I hope Iโ€™m correct in trying to save a lot of money by DIYing this. To replace this keyboard one must go through the back of the laptop and deal with everything in between.

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100+ Very Tiny screws to secure the new keyboard. (Black sesame seed for scale.)

ยท ยท Toot! ยท 1 ยท 1 ยท 3

Continuing laptop repairs 

That was more fraught than I hoped. Went to bed last night with it reassembled, but not working. Hoped elves would fix it overnight but I guess that's only for cobblers.

Realized today that the replacement keyboard had two kinds of blue tape: one covering adhesive that was meant to be removed. Another that was meant to be permanent. ๐Ÿ™„

After reattaching the โ€ฆ 'permanent' tape it all seems to work.

Looking forward to a few more years out of this 7 year-old laptop.

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Laptop repair postmortem 

This was my first Apple laptop repair in maybe a decade. It was a lot of tedious work but honestly not excuciatingly difficult. iFixIt gave it a repairability score of 1/10 and, nope, that's simply wrong.

I've taken apart things, especially laptops that were MUCH more difficult.

You do need the right tools, but if you don't have Torx and pentalobe drivers in your kit by now I'm not sure what to say.

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Laptop repair postmortem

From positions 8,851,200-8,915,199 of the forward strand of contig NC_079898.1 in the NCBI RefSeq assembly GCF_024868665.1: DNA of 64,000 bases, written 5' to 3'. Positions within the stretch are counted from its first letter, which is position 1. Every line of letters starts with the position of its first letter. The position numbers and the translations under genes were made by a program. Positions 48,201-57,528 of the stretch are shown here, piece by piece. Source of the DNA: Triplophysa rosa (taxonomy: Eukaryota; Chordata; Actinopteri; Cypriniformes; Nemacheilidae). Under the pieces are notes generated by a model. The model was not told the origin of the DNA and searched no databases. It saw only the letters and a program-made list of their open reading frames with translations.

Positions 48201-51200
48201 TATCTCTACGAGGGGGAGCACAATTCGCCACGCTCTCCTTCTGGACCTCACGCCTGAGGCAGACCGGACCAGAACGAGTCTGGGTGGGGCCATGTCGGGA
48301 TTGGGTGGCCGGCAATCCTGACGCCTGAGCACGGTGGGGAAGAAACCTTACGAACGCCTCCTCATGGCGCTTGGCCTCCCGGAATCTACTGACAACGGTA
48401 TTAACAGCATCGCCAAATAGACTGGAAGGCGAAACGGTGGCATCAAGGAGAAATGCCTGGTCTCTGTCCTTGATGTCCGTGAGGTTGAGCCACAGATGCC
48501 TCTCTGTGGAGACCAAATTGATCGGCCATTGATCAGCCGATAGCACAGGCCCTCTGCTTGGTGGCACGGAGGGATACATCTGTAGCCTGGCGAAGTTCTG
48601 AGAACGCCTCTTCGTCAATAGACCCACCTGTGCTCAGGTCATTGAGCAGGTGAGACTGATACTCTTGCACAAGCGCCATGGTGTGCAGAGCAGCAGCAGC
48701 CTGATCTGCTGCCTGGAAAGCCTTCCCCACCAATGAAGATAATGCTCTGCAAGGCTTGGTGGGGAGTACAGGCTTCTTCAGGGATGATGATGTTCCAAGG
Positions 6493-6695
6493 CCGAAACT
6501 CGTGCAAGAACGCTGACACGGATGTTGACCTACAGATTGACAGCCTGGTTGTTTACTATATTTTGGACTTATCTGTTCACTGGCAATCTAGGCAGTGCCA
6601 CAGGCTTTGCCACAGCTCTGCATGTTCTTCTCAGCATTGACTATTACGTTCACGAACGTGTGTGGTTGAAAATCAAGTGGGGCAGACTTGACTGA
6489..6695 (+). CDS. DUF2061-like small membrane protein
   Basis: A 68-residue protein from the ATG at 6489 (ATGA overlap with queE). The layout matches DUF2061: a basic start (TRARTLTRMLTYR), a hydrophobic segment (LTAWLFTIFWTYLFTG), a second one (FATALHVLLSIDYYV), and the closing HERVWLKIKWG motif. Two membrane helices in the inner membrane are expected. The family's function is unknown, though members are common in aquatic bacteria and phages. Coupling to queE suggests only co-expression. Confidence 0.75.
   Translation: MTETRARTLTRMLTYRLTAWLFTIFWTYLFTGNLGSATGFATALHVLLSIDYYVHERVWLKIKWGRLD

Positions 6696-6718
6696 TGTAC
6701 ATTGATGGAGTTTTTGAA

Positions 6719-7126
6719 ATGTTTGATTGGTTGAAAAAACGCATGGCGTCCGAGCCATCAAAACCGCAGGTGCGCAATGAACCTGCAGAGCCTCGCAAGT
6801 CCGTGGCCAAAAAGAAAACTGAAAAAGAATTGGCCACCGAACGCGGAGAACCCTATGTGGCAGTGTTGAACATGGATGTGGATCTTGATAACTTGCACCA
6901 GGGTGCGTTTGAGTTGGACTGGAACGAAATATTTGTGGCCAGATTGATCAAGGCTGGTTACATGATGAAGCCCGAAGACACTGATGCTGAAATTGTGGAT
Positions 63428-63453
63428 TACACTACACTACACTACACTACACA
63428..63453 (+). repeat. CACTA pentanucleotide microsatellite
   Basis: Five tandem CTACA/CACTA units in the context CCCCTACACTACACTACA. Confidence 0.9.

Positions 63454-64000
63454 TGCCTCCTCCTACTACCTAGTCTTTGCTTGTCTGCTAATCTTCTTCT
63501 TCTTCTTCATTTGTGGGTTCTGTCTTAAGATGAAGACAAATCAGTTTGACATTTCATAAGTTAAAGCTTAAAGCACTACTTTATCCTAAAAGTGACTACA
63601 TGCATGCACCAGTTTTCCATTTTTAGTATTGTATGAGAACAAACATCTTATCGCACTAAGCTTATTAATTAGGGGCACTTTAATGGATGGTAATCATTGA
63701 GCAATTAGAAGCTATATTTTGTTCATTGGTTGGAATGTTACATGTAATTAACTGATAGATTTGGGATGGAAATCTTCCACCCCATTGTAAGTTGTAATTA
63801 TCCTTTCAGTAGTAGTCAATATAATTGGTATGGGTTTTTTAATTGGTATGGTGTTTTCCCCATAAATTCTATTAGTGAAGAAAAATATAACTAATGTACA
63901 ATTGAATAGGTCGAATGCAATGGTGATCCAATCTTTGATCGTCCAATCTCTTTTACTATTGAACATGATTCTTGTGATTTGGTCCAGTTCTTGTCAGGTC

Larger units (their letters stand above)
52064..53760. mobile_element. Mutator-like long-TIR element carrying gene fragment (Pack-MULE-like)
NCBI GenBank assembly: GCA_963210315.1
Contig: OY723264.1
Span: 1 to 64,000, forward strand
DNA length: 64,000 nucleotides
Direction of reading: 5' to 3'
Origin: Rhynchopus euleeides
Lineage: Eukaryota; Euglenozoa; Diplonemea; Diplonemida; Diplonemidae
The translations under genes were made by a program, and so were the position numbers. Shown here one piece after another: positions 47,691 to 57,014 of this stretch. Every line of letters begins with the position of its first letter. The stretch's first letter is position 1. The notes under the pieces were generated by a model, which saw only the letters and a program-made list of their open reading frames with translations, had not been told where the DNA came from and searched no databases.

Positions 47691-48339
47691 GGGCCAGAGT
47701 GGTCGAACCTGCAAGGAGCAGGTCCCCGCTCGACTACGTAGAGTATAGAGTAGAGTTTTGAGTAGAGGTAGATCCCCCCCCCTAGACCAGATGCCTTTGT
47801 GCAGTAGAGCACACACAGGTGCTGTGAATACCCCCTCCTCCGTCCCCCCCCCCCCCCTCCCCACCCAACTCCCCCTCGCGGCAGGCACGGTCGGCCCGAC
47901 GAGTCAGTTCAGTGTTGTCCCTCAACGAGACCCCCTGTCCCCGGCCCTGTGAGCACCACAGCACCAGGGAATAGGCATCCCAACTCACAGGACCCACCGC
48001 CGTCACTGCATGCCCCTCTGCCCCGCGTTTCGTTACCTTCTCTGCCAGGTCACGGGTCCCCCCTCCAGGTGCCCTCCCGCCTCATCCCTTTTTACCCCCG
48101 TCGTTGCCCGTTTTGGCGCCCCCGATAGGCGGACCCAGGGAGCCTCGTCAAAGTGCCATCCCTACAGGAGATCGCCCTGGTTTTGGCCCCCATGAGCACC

Yes, the battery is glued in. A small amount of attention from a heat gun to raise the adhesive temperature to 100ยฐF/38ยฐC (Withing operating temperatures) and it wasn't that much trouble.

Other than that, almost everything is T5 screws, and not that many of them. No self-threading screws, all the wiring harnesses are molded and keyed so it nearly impossibly to mess them up. Everything snapped back in place very surely. No guessing if I'd gotten it right.

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Laptop repair postmortem 

No plastic tab locks on anything, which is such a relief. I'll take a glued-in battery over one of those any day. (Why does Apple get ๐Ÿ”ฅ over battery glue, but no one complains to Amazon about the glued-in batteries in Kindles?)

It helped that it's a popular model and there are quite a few good disassembly guides/videos out there.

Anyway, tedious but not gut wrenching. Not a beginner project, but well worth it. 10/10 would repair again.

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Worth adding that in the last few months I've spent less than $90 to double the life of $2500 worth of electronics.

Learning how to repair what you own is a solid way to save money, keep things out of landfills, and lower your carbon footprint.

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